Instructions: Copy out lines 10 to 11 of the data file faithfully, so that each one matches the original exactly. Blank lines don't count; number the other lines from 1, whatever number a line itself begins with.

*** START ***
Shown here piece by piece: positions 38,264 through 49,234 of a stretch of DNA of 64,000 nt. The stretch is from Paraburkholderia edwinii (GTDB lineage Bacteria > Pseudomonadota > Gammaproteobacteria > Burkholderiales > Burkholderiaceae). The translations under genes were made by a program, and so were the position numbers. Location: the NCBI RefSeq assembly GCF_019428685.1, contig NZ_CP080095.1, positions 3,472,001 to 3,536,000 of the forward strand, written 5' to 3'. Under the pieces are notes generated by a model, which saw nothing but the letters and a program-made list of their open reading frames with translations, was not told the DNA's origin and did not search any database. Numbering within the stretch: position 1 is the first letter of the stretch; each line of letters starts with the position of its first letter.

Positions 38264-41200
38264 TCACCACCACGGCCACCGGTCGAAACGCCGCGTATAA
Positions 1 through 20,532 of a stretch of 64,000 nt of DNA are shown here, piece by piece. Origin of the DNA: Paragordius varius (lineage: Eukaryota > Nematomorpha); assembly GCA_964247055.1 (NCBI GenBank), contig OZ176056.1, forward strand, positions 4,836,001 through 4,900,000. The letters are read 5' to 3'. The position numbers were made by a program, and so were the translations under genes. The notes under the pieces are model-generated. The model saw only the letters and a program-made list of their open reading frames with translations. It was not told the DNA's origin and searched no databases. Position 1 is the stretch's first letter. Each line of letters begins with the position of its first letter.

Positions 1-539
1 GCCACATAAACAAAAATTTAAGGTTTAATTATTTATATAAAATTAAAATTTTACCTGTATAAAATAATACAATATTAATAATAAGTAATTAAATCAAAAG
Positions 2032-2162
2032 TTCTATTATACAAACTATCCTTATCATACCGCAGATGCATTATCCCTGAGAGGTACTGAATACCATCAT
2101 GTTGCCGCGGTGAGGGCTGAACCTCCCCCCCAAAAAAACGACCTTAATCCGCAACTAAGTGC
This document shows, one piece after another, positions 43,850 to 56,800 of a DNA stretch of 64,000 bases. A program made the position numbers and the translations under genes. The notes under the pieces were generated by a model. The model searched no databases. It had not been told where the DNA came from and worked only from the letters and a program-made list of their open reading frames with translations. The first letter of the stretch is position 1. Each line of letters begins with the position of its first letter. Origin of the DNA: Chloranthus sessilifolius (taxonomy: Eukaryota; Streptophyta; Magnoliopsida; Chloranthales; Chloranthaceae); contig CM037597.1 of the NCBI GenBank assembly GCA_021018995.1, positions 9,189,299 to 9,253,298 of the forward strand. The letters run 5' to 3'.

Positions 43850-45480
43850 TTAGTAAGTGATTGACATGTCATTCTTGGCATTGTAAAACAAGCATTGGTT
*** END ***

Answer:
This document shows, one piece after another, positions 43,850 to 56,800 of a DNA stretch of 64,000 bases. A program made the position numbers and the translations under genes. The notes under the pieces were generated by a model. The model searched no databases. It had not been told where the DNA came from and worked only from the letters and a program-made list of their open reading frames with translations. The first letter of the stretch is position 1. Each line of letters begins with the position of its first letter. Origin of the DNA: Chloranthus sessilifolius (taxonomy: Eukaryota; Streptophyta; Magnoliopsida; Chloranthales; Chloranthaceae); contig CM037597.1 of the NCBI GenBank assembly GCA_021018995.1, positions 9,189,299 to 9,253,298 of the forward strand. The letters run 5' to 3'.

Positions 43850-45480